Are you financially savvy and always looking for new ways to save money and improve profitability?
Any business would be lucky to have you as their management accountant!
But as this is an extremely important role, employers will be very specific in their requirements and your CV needs to be impressive if you hope to secure an interview.
Our comprehensive guide below includes an example management accountant CV, as well as our top tips for creating a professional and persuasive application.
- Management Accountant CV example
- Structuring and formatting your CV
- Writing your CV profile
- Detailing work experience
- Your education
- Skills required for your Management Accountant CV
Management Accountant CV example
Unsure of what your Management Accountant CV should look like?
Take a good look at the CV example above to get familiar with the structure, layout and format of a professional CV.
As you can see, it provides plenty of relevant information about the applicant but is still very easy to read, which will please busy recruiters.
Management Accountant CV structure & format
Think your CV is just about words? Think again.
Facilitate ease of reading by working to a simple structure which allows recruiters to easily navigate your experience.
- Length: Recruiters will be immediately put off by lengthy CVs – with hundreds of applications to read through, they simply don’t have the time! Grabbing their attention with a short, snappy and highly relevant CV is far more likely to lead to success. Aim for two sides of A4 or less.
- Readability: By clearly formatting your section headings (bold, or a different colour font, do the trick) and breaking up big chunks of text into snappy bullet points, time-strapped recruiters will be able to skim through your CV with ease.
- Design: It’s generally best to stick to a simple CV design, as funky or elaborate designs rarely add any value to your application. A clear, modern font and a subtle colour scheme work perfectly and allow your skills, experience and achievements to speak for themselves.
- Avoid photos: It’s tempting to add a profile photo or images to your CV, especially if you’re struggling to fill up the page – but it’s best avoided! They won’t add any value to your application and, as are not a requirement the UK, so recruiters do not expect it, or want to see it.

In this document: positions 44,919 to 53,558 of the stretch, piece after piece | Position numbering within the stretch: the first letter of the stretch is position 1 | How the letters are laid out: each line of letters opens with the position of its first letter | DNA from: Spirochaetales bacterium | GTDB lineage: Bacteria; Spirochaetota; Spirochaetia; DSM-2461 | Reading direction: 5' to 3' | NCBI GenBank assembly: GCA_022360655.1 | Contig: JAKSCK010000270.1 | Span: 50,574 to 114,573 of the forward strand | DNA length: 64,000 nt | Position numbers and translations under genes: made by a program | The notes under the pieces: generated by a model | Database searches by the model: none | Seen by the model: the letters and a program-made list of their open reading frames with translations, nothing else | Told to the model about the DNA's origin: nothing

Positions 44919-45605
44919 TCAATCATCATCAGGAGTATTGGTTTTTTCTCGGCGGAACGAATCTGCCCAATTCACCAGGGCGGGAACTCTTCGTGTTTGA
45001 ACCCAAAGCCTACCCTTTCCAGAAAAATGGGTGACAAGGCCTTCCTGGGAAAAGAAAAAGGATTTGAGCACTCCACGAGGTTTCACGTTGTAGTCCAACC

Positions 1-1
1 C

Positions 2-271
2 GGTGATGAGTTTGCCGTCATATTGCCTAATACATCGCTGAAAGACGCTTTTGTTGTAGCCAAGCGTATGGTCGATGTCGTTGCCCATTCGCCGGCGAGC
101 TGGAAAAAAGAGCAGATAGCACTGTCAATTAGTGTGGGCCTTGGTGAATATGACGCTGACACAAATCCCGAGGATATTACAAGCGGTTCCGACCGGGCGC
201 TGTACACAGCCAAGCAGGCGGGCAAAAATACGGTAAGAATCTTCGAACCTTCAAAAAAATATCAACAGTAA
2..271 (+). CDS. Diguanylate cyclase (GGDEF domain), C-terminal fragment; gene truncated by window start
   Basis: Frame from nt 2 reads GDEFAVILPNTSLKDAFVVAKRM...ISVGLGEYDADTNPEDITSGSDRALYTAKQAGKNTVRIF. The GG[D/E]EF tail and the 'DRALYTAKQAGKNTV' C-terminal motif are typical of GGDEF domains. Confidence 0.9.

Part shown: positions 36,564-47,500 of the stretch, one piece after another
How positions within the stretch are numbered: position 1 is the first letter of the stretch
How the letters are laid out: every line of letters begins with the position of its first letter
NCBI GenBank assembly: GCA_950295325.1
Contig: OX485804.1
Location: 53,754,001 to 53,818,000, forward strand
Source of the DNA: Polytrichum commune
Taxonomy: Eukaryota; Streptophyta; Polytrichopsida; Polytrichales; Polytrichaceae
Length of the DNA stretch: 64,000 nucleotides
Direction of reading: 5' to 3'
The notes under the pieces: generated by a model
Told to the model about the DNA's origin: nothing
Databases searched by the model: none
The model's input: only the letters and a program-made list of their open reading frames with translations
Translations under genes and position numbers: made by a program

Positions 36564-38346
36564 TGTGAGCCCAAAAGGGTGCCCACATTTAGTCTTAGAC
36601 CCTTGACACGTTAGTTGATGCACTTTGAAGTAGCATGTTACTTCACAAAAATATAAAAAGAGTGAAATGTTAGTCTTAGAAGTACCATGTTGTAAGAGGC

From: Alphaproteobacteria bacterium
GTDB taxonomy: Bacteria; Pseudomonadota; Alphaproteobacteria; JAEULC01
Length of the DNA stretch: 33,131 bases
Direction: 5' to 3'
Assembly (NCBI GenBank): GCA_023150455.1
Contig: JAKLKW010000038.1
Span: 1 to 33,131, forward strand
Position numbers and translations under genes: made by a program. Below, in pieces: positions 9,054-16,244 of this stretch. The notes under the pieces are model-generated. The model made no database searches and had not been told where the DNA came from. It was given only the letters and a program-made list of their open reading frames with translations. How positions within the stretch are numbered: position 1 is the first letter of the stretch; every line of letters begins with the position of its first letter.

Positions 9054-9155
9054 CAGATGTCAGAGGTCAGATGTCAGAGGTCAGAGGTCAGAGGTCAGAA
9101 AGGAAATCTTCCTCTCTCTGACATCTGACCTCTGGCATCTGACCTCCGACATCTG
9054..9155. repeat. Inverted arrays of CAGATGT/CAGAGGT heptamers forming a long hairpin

Structuring your CV
When writing your CV, break up the content into the following key sections, to ensure it can be easily digested by busy recruiters and hiring managers:
- Contact details – Always list these at the very top of your CV – you don’t want them to be missed!
- Profile – An introductory paragraph, intended to grab recruiters attention and summarise your offering.
- Work experience / career history – Working from your current role and working backwards, list your relevant work experience.
- Education – Create a snappy summary of your education and qualifications.
- Interest and hobbies – An optional section to document any hobbies that demonstrate transferable skills.
Now I’ll guide you through exactly what you should include in each CV section.
CV Contact Details
Write your contact details in the top corner of your CV, so that they’re easy to find but don’t take up too much space.
You only need to list your basic details, such as:
- Mobile number
- Email address
- Location – Don’t list your full address. Your town or city, such as ‘Norwich’ or ‘Coventry’ is perfect.
- LinkedIn profile or portfolio URL – Remember to update these before listing them on an application.
Management Accountant CV Profile
Your CV profile is basically a short introductory paragraph, which summarises your key selling points and highlights why you’d make a good hire.
So, write a well-rounded summary of what you do, what your key skills are, and what relevant experience you have.
It needs to be short, snappy and punchy and, ultimately, entice the reader to read the rest of your CV.
Tips for creating an impactful CV profile:
- Keep it brief: The best CV profiles are short, sharp and highly relevant to the target role. For this reason, it’s best to write 3-4 lines of high-level information, as anything over might be missed.
- Tailor it: The biggest CV mistake? A generic, mass-produced document which is sent out to tens of employers. If you want to land an interview, you need to tailor your CV profile (and your application as a whole) to the specific roles you’re applying for. So, before you start writing, remember to read over those job descriptions and make a list of the skills, knowledge and experience the employers are looking for.
- Don’t add an objective: If you want to discuss your career objectives, save them for your cover letter, rather than wasting valuable CV profile space.
- Avoid cliches: If there’s one thing that’ll annoy a recruiter, it’s a clichè-packed CV. Focus on showcasing your hard skills, experience and the results you’ve gained in previous roles, which will impress recruiters far more.
What to include in your Management Accountant CV profile?
- Summary of experience: Start with a brief summary of your relevant experience so far. How many years experience do you have? What type of companies have you worked for? What industries/sectors have you worked in? What are your specialisms?
- Relevant skills: Highlight your skills which are most relevant to Management Accountant jobs, to ensure that recruiters see your most in-demand skills as soon as they open your CV.